Senegal Ecological Problems

Senegal Ecological Problems

Senegal has had its own environmental law since January 15, 2001, and the Ministry of the Environment was established in the same year.

Despite the relatively progressive legislature and, with the publication of the third national report on the state of the environment after 2005 and 2010, in July 2016, a broad environmental monitoring program, there are countless environmentally harmful practices across the country: for the general public, the daily struggle for survival is closer than the thought future generations. Companies, tourist facilities and industry usually think of their own profit first. Air pollution is worrying in the capital Dakar accepted. In addition, Senegal is affected by global phenomena such as climate change and the associated coastal erosion and is trying to counteract these with climate policy.

Deforestation (according to the FAO, 40,000 hectares of forest disappear annually in Senegal), leaching of the soil through decades of peanut cultivation, extensive use of pesticides and salinization of the soil destroy the soil resources, so that large areas of land are affected by desertification.

A GIZ project supported the distribution of improved stoves with less fuelwood consumption until 2016

A GIZ project supported the distribution of improved stoves with less fuelwood consumption until 2016

Charcoal burner with charcoal

Charcoal burner with charcoal

Firewood collector

Firewood collector

To this day, fossil fuels (wood and charcoal) are the most important household energy sources; they are primarily used for cooking. In large areas of the country the supply is deficient today, in the wooded south, among other things, the Casamance conflict makes effective control more difficult. In a program until 2016, German development cooperation supported the permanent supply of household fuels, the distribution of improved stoves and the joint use of forests for a permanent supply of firewood.

Mountains of rubbish are omnipresent in town and country, and the masses of plastic are particularly problematic. In the coastal areas, wastewater is usually discharged directly into the sea without treatment and the city of Dakar is still crossed by open canals that spill into the sea. Dakar is also affected by severe air pollution, efforts are being made to counteract this and slowly to renew the outdated vehicle fleet (shared taxis and taxis).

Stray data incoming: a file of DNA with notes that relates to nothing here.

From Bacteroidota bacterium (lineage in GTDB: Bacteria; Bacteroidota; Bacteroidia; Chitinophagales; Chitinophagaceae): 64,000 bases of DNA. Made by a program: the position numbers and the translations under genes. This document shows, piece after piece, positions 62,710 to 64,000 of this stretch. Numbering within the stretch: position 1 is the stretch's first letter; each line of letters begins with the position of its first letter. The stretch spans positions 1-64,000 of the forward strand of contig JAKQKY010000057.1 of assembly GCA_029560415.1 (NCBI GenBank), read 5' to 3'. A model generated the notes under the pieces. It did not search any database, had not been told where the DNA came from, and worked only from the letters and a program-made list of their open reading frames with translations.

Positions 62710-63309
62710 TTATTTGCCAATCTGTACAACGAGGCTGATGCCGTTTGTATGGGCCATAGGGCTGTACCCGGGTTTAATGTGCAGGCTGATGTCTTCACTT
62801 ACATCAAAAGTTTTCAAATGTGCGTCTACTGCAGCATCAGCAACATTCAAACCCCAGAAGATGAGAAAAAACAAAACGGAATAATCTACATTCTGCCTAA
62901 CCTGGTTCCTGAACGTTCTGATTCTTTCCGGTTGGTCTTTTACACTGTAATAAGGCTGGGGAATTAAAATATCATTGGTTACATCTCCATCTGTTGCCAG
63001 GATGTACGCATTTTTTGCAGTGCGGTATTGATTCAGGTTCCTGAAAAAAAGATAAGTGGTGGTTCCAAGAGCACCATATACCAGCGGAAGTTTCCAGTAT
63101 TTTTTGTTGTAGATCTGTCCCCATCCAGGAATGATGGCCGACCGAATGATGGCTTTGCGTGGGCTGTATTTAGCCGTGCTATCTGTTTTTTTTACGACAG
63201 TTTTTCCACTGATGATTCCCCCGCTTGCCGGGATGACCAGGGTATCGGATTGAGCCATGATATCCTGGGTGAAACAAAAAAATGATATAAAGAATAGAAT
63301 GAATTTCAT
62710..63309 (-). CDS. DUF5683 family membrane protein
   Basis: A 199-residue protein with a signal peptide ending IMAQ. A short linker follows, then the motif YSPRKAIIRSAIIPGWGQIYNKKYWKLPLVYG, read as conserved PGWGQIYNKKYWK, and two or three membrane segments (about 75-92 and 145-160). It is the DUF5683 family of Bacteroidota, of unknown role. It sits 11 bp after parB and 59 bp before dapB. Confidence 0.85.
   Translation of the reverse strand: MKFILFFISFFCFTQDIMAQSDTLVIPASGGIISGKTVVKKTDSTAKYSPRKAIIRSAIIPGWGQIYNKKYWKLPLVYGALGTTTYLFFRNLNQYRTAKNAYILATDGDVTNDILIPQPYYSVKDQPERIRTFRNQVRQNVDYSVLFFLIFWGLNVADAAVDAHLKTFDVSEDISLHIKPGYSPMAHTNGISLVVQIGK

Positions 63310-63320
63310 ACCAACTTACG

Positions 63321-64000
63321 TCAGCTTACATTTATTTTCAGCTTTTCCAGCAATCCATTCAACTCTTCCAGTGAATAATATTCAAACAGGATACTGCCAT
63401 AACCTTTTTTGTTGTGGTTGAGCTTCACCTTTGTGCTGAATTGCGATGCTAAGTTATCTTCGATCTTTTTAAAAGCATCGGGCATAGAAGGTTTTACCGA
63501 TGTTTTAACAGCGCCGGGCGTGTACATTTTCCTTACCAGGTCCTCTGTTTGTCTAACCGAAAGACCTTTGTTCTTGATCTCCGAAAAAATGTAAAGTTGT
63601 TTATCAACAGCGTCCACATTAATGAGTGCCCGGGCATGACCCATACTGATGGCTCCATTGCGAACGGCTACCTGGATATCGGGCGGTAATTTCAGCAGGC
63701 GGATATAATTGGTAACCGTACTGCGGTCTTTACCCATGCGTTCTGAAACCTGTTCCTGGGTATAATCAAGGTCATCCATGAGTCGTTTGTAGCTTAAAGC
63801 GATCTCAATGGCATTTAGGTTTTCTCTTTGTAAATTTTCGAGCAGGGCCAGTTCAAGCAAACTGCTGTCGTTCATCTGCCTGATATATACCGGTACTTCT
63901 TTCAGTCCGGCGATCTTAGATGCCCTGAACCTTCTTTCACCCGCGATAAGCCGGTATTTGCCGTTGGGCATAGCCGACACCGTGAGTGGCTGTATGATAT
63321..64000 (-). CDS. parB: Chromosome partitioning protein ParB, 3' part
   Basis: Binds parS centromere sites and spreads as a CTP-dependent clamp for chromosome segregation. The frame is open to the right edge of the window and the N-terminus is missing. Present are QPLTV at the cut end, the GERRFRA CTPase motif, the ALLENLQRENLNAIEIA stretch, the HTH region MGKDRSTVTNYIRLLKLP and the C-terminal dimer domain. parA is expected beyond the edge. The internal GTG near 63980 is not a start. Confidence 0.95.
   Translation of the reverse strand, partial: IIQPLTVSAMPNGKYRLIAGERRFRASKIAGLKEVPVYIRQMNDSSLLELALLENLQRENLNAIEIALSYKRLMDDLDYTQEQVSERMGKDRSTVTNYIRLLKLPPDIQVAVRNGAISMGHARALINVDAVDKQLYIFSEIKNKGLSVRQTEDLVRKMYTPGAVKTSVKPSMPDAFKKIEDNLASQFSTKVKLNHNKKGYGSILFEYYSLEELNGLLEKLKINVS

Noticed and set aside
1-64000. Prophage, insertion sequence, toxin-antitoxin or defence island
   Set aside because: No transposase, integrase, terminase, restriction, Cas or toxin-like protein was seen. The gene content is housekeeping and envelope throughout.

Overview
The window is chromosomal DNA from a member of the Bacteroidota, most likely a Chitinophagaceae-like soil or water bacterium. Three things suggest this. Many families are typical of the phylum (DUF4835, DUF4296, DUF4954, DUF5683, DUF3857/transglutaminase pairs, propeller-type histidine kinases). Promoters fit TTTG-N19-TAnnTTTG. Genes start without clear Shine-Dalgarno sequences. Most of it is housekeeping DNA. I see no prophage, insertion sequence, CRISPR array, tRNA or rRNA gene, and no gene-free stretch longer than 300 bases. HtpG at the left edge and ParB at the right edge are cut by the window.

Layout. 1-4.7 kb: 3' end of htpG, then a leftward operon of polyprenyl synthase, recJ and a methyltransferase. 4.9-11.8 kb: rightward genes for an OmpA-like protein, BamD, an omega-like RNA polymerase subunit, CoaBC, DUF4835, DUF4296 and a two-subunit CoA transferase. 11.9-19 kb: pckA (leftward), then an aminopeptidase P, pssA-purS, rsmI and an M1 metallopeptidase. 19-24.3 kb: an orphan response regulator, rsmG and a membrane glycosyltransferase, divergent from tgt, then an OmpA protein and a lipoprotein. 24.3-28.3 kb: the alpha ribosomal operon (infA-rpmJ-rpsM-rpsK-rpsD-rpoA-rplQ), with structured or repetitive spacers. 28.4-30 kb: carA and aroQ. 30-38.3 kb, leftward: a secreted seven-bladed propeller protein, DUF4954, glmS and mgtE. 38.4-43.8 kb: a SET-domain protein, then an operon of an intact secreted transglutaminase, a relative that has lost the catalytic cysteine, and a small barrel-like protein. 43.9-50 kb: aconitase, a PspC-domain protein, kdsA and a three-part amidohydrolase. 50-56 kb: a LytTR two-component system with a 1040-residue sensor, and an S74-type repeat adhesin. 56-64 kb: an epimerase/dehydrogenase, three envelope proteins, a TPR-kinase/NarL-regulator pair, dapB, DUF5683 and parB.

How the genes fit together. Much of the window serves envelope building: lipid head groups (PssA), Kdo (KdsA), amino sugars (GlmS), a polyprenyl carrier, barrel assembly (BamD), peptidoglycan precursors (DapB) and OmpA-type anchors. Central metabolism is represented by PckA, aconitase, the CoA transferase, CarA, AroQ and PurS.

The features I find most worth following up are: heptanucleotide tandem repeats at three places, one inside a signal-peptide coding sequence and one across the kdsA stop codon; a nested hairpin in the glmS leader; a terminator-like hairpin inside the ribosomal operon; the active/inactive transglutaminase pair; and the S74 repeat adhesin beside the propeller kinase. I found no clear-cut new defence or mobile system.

Mountains of rubbish

Mountains of rubbish

With more than 500 km of coastline, as one of 16 countries located in Western Africa according to transporthint, Senegal is acutely threatened by rising sea levels. At the same time, this threatening development is intensified by the intensive (illegal) mining of sea sand on the beaches, so that today some suburbs of Dakar are acutely threatened by the advance of the sea.

The African research initiative Africa talks Climate found in a study in Senegal that although the population is aware of the fact of climate change and the degradation of their living conditions, they do not know about the causes.

Today there is general consensus that Africa will be particularly hard hit by climate change.

Senegal Overview

Official name: Republic of Senegal

Area: 196,712 km²

Residents: 15.74 million, (2020, estimated)

Growth of population: 2.31% (2020, estimated)

Seat of government: Dakar

Official language: French

Regional languages: Wolof, Serer, Peulh et al

Location

Senegal is located on the westernmost tip of the African continent and is often referred to as the gateway to Africa.

In the west, the country borders with an approximately 500 km long coastline on the Atlantic Ocean, in the north on Mauritania, in the east on Mali and in the south on Guinea and Guinea-Bissau. The former British colony of Gambia forms an enclave that separates the southern part of Casamance from the rest of the country.

Location of Senegal in West Africa 2

Location of Senegal in West Africa 2

Overview map with the most important cities

Overview map with the most important cities

Overview maps

  • Administrative division of the country and regions
  • Relief map
  • City maps and satellite views
  • Map collection of thematic maps
  • Constantly updated map collection on the humanitarian situation

A Sahara-Sahel atlas illustrates the comparison of Senegal with the West African countries and its interdependencies in the regional context. For the first time, a cartography project has produced maps of the individual regions that meet modern requirements (as of 2002, ie 11 regions instead of the current administrative division into 14 regions) of the entire national territory on a scale of 1: 200,000. There is also a rough view on the Internet. The detailed paper version is distributed via the Direction des travaux géographiques et cartographiques, where additional maps can be found.

Basic data

In the current report of the UN Development Program on Human Development for 2020, Senegal is currently ranked 168th out of 189 nations examined.

The Federal Foreign Office, for example, offers general basic information about the country, while the Federal Statistical Office, the World Bank and the UN Statistical Department or the CIA’s World Factbook have available data and figures on extensive topics. On the Senegalese side, the National Agency for Statistics and Demography (ANSD) provides information on numerous topics.